Interesting point made as to the demonization made of the white working class as being the racists in society, when in fact there is much subtle and potentially more damaging racism perpetrated by the white middle class.
Really interesting talks at the Stir to Action event tonight on racial justice and the new economy. Moving to a new socio-economic paradigm won’t automatically remove systemic racial biases. We should address them head on to avoid repeating them in our new structures.
marshalling resources means making sure your friend hosting that nextcloud instance can eat all month. capital marshals resources with the poverty gun: obey or be fired, if you can get in the door at all. volunteer infrastructure is an alternative but we’ve still got rent and that remains an issue. i think we can subvert capital using software but that’s not the fix either. organizations matter here. logistics matters here. i dream of social infrastructure.
@blankideogram @jbond I think it's useful to support people like Corbyn when he's calling for re-nationalization of the railways, but I think nationalization isn't enough. It's just a first step. There needs to be a commons model where people have a real stake in the services which they're running. Something like running them as coops. State capitalism has the same kinds of failure modes as private ownership by corporations. We need to make systems public in a way where they can't easily be enclosed and sold off later on. A bit like the fediverse. People could sell off instances, but it would be hard for anyone to sell off the fediverse as a whole because it's "owned" by so many different people.
Interesting to see the links (perhaps only nominal…) between #Ostrom’s social-ecological systems and #Bookchin’s social ecology.
Bookchin says that environmental degradation is rooted firmly in patterns of society such as hierarchy and domination. Ostrom with SES says that in making environmental policy, we can only do so by taking into account how it will affect groups in society.
Both recognition that ecological problems can’t be resolved without studying social structure. #readinggroup
On cornucopianism vs the Jevons paradox and the Khazzoom-Brookes postulate (love these names) – I’m not a techno-optimist, in the sense of thinking that technology will provide limitless efficiencies and allow for limitless growth, but I am optimistic that given the right societal structure it can be harnessed to bring about abundance.
Harry Potter and the Khazzoom-Brookes Postulate
The Earth was made a common treasury for all!
I grew up in Wigan, and sadly this part of its history was lost on me at the time. Good to rediscover it.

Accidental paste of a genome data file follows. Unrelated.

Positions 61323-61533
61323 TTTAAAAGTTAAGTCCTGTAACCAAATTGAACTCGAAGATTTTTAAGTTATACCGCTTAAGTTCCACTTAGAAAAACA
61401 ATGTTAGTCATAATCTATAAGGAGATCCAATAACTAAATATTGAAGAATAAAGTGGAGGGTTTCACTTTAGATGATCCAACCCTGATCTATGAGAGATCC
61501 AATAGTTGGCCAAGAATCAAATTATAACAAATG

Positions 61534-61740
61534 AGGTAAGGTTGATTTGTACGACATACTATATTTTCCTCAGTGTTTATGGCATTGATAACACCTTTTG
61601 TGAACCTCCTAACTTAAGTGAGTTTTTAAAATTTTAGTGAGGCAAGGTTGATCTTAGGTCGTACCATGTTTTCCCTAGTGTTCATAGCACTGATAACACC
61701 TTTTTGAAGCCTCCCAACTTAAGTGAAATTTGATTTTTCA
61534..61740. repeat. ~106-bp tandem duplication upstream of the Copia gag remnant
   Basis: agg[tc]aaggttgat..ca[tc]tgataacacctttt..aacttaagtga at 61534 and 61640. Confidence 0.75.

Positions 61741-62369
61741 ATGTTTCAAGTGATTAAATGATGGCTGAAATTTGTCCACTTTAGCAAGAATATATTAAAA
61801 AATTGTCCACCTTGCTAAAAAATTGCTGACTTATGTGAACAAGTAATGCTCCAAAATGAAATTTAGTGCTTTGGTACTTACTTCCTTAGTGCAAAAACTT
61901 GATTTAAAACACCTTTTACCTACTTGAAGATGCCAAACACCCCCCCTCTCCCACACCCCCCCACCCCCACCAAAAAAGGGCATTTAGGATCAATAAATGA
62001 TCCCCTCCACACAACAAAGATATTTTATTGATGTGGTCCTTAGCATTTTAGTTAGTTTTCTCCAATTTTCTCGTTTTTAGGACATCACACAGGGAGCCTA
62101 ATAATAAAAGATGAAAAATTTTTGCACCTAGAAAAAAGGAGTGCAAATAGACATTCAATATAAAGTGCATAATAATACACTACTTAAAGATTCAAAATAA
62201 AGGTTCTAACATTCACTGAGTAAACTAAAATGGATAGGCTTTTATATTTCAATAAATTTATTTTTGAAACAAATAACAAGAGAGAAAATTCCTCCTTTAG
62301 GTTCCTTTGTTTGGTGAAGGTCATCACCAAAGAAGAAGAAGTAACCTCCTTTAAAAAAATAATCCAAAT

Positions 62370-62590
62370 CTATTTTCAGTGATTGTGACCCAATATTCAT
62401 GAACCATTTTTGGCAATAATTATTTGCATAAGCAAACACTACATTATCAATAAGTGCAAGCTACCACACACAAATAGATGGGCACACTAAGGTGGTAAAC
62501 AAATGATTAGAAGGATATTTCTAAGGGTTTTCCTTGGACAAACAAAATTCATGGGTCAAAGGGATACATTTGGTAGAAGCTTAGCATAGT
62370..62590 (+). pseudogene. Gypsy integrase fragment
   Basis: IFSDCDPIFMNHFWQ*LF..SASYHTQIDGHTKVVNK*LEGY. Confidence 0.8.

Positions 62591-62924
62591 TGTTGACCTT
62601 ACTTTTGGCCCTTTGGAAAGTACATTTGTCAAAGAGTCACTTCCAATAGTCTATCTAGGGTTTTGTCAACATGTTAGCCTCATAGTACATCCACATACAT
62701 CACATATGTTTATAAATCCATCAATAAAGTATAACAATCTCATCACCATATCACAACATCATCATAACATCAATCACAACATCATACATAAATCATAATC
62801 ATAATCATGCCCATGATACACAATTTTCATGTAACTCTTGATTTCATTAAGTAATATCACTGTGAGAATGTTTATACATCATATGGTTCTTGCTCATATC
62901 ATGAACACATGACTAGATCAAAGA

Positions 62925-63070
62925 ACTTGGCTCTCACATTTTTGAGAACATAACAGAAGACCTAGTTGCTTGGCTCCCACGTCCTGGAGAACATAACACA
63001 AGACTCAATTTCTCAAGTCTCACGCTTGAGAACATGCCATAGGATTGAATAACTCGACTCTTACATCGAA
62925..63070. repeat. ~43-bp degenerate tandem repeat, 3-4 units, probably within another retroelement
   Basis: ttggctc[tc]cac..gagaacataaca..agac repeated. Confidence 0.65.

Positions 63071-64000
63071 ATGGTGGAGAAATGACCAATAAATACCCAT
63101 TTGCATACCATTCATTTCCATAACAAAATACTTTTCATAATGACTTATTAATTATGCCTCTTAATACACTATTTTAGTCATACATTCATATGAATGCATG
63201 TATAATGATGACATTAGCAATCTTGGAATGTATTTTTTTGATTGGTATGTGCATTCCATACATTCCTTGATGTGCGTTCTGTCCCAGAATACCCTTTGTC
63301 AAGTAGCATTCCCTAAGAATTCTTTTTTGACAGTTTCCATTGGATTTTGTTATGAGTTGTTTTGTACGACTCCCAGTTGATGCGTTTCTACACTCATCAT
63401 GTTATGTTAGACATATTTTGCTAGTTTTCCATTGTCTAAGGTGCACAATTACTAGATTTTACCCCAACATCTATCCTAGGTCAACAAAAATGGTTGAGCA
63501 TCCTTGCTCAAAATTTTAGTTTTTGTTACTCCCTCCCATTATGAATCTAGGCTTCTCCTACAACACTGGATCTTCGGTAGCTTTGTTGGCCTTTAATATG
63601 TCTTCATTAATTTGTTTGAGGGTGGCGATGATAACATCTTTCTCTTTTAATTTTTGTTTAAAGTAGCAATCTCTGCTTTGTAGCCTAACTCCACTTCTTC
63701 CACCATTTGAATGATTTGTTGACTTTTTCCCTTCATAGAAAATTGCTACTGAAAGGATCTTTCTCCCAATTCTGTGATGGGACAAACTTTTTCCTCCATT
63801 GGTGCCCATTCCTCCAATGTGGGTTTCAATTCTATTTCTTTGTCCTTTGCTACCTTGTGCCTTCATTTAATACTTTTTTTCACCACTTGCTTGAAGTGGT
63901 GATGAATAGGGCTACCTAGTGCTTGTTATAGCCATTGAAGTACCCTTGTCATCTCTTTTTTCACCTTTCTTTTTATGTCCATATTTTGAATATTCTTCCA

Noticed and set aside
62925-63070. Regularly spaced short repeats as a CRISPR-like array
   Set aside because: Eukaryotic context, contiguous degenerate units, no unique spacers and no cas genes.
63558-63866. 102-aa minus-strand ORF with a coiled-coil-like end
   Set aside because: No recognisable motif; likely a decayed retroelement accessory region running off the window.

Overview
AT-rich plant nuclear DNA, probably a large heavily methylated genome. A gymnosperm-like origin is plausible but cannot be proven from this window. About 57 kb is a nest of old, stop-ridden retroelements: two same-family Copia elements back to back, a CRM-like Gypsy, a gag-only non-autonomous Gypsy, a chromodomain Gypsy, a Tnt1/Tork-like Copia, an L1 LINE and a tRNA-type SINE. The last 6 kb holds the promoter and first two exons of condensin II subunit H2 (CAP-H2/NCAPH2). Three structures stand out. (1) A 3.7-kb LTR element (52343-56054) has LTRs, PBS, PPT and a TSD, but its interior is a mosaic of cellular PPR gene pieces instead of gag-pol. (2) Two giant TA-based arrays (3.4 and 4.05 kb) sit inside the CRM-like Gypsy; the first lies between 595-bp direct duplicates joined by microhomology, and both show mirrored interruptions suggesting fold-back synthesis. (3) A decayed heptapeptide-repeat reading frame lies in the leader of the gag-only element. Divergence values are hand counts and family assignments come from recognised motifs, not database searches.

The Diggers were a group of Protestant radicals in England, sometimes seen as forerunners of modern anarchism, and also associated with agrarian socialism and Georgism. — Wikipedia
One cool thing I’ve noticed listening to music on #resonate, is that it feels like I’m hearing music from more countries and languages. For whatever reason, when I use Deezer, it’s all pretty anglophone. resonate.is
Chapter 2: The Commons: From Tragedy to Triumph
The chapter starts by outlining Garret Hardin’s tragedy of the commons argument. In short, my understanding of the argument is that due to the inherent selfishness of individuals the commons are doomed to overuse — unless they are turned into private property, or turned over to the state, and unless the users of a resource are regulated through coercion. Hardin’s paper is more generally about population limits and his views appear quite bluntly Malthusian.
Having seen functioning commons, Ostrom disagreed with Hardin’s analysis. She studied commons that worked (and also those that didn’t), and captured her analysis of what made a commons sustainable in her work “Governing the Commons.”
This chapter starts out with a brief biography of Ostrom and her work, providing some context. I think it’s the right amount – the ideas are more important, but it is interesting to get some biographical context. The patriarchal system she faced early on is pretty galling – difficulties in getting where she got to, just by virtue of being a woman.
Ostrom doesn’t slot into a particular predefined school of thought, with some ties to some conservative right thinkers, yet some radical views. I like that Wall approaches it not so much trying to pin her ideas down to any particular ideology, but looking at what practical effects the ideas have had (and can have).
It’s Sunday morning, I’ve got a cup of coffee and a spare hour – time to get stuck in to our #readinggroup book.